|PRICE:||$10.00 on the clearance table|
|REVIEWER:||Scott Van Aken|
The Republic P-47 Thunderbolt was the largest, heaviest, and most expensive fighter aircraft in history to be powered by a single piston engine.It was heavily armed with eight .50-caliber machine guns, four per wing. When fully loaded, the P-47 weighed up to eight tons, and in the fighter-bomber ground-attack roles could carry five-inch rockets or a significant bomb load of 2,500 pounds; over half the weight the B-17 bomber could carry on long-range missions (although the B-17 had a far greater range). The P-47, based on the powerful Pratt & Whitney R-2800 Double Wasp engine, was to be very effective as a short-to-medium range escort fighter in high-altitude air-to-air combat and, when unleashed as a fighter-bomber, proved especially adept at ground attack in both the World War II European and Pacific Theaters.
The P-47 was one of the main United States Army Air Forces (USAAF) fighters of World War II, and served with other Allied air forces, notably those of France, Britain, and Russia. Mexican and Brazilian squadrons fighting alongside the U.S. were equipped with the P-47.
The armored cockpit was roomy inside, comfortable for the pilot, and offered good visibility. A modern-day U.S. ground-attack aircraft, the Fairchild Republic A-10 Thunderbolt II, takes its name from the P-47.
Molded in their somewhat hard medium grey plastic, Tamiya's kit of the P-47D comes with all the bits needed to do a variety of different razorback versions, starting with the D-11 variant, the first to have the 'cut away' lower cowl flaps. Earlier versions can be done by either adding some plastic card or buying an aftermarket cowl flap piece.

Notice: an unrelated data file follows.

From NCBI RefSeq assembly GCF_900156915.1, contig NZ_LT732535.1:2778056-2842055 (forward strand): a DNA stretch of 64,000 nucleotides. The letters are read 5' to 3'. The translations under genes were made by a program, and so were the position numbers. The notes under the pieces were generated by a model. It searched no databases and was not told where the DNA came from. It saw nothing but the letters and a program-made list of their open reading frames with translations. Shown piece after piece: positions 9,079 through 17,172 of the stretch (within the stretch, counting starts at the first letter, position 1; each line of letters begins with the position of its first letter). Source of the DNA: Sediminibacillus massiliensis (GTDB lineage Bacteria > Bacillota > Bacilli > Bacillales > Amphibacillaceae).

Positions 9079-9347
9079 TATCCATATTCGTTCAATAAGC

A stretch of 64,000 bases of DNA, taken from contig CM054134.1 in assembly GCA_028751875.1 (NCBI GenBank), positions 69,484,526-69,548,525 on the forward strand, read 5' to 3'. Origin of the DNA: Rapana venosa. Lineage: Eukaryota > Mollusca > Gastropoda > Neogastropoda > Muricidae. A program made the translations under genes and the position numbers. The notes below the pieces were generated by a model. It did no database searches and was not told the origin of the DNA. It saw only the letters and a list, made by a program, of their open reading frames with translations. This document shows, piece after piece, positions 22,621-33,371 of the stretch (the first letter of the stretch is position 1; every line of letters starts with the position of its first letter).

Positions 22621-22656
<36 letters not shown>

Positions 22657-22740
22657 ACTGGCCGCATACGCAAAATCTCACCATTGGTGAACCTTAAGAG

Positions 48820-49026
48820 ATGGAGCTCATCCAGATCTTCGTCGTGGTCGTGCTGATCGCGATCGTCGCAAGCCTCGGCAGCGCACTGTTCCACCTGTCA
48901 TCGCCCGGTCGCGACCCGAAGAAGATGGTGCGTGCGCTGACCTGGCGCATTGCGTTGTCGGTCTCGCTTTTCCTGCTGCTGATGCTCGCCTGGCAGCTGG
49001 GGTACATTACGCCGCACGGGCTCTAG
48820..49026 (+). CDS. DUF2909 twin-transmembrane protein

The kit comes with a nicely appointed cockpit, complete with a decal for the raised detail instrument panel. There is good sidewall detail and the seat is properly done with a separate frame. A nice addition by Tamiya is a seat belt decal, something I wish all model companies provided for their plane kits.
A hefty wing spar is provided to ensure proper wing alignment and the engine face has a choice of two magneto designs, one for each decal option. The prop is held in place by a poly cap hidden inside the crancase cover. Optional open or closed cowl flaps are provided. Also optional are open or closed waste gate pieces for the side of the rear fuselage. Tamiya has provided alternate insignia to take care of this feature.
There is a separate insert for the front of the wings and this will hold the eight separate gun barrels provided in the kit. Landing gear are well done with a choice of spoked or covered wheels for the main wheel. Another choice is raised or lowered flaps. Interestingly, when I researched this, I found that most photos of wartime P-47s had the flaps raised, yet most photos of post-war planes had them lowered. The kit offers three different props, a Hamilton Standard, Curtiss-Electric paddle blade and Curtiss-Electric 'pointy tip' version. A pilot is included to fill the seat if one so wishes.
I like that the pylons for this aircraft are separate as early razor backs did not have them. Armament consists of rocket launcher tubes, 500 lb bombs or one can install a pair of paper 108 gallon tanks. A flattish centerline drop tank is also included. The canopy and windscreen are separate and while it only shows it closed, it can be posed open if one wishes.